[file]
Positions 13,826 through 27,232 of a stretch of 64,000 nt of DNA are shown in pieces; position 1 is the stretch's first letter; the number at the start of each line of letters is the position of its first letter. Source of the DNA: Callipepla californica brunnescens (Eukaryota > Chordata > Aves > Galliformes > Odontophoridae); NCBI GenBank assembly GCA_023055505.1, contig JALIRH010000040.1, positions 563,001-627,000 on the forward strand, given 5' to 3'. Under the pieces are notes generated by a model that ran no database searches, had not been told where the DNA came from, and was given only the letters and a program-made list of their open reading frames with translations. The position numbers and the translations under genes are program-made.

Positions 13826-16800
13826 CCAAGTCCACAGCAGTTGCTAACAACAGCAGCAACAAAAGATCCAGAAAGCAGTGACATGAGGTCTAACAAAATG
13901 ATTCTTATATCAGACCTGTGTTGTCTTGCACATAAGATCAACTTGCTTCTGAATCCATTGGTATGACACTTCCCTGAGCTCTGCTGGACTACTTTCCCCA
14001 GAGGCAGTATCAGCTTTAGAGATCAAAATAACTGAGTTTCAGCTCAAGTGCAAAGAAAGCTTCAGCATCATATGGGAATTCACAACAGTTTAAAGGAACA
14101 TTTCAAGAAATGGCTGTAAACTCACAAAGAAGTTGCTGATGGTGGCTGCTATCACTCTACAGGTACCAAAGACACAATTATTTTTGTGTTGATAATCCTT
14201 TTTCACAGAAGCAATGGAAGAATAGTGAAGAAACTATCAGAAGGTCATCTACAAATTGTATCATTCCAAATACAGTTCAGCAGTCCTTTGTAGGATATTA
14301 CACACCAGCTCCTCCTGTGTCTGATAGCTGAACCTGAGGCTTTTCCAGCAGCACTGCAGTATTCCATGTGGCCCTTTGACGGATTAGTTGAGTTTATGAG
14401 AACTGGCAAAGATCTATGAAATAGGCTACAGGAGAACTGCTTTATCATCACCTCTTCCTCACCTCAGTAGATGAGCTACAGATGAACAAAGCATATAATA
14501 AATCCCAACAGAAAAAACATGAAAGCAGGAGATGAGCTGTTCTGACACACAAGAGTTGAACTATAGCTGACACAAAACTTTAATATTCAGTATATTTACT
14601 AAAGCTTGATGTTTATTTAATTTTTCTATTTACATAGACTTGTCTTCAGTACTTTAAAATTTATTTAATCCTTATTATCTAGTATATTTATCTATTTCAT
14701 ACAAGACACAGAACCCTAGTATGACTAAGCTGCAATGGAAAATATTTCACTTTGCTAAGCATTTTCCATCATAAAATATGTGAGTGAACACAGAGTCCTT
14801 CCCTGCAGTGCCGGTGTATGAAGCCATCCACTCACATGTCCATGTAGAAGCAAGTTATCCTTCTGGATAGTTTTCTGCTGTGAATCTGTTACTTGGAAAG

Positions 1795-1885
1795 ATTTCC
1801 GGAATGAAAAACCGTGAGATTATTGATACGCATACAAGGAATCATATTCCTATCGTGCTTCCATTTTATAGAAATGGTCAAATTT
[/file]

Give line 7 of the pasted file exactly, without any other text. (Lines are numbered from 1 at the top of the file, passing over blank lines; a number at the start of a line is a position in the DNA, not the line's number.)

14201 TTTCACAGAAGCAATGGAAGAATAGTGAAGAAACTATCAGAAGGTCATCTACAAATTGTATCATTCCAAATACAGTTCAGCAGTCCTTTGTAGGATATTA